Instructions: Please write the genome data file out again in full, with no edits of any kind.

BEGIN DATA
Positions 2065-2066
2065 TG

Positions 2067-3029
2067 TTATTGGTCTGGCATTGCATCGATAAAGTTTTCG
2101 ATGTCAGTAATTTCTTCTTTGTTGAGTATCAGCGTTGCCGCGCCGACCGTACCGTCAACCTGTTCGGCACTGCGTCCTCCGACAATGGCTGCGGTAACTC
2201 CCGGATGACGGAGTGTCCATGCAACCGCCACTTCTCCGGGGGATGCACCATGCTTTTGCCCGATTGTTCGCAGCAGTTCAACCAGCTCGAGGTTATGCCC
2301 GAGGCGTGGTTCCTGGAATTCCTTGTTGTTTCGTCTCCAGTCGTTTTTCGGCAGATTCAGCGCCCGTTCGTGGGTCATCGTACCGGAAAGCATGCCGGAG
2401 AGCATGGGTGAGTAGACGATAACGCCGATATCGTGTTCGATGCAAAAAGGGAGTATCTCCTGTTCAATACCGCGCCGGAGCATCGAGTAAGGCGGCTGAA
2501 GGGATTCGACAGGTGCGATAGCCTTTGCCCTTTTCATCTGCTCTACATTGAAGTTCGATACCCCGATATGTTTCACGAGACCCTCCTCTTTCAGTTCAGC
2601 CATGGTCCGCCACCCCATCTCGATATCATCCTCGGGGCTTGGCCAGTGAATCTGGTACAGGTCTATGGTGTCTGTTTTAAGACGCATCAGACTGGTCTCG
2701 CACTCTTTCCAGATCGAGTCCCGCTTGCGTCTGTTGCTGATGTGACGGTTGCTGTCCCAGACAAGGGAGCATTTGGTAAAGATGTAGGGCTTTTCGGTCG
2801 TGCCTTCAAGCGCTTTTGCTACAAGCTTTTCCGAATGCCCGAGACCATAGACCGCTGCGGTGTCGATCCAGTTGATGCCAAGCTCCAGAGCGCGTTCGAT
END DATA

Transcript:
Positions 2065-2066
2065 TG

Positions 2067-3029
2067 TTATTGGTCTGGCATTGCATCGATAAAGTTTTCG
2101 ATGTCAGTAATTTCTTCTTTGTTGAGTATCAGCGTTGCCGCGCCGACCGTACCGTCAACCTGTTCGGCACTGCGTCCTCCGACAATGGCTGCGGTAACTC
2201 CCGGATGACGGAGTGTCCATGCAACCGCCACTTCTCCGGGGGATGCACCATGCTTTTGCCCGATTGTTCGCAGCAGTTCAACCAGCTCGAGGTTATGCCC
2301 GAGGCGTGGTTCCTGGAATTCCTTGTTGTTTCGTCTCCAGTCGTTTTTCGGCAGATTCAGCGCCCGTTCGTGGGTCATCGTACCGGAAAGCATGCCGGAG
2401 AGCATGGGTGAGTAGACGATAACGCCGATATCGTGTTCGATGCAAAAAGGGAGTATCTCCTGTTCAATACCGCGCCGGAGCATCGAGTAAGGCGGCTGAA
2501 GGGATTCGACAGGTGCGATAGCCTTTGCCCTTTTCATCTGCTCTACATTGAAGTTCGATACCCCGATATGTTTCACGAGACCCTCCTCTTTCAGTTCAGC
2601 CATGGTCCGCCACCCCATCTCGATATCATCCTCGGGGCTTGGCCAGTGAATCTGGTACAGGTCTATGGTGTCTGTTTTAAGACGCATCAGACTGGTCTCG
2701 CACTCTTTCCAGATCGAGTCCCGCTTGCGTCTGTTGCTGATGTGACGGTTGCTGTCCCAGACAAGGGAGCATTTGGTAAAGATGTAGGGCTTTTCGGTCG
2801 TGCCTTCAAGCGCTTTTGCTACAAGCTTTTCCGAATGCCCGAGACCATAGACCGCTGCGGTGTCGATCCAGTTGATGCCAAGCTCCAGAGCGCGTTCGAT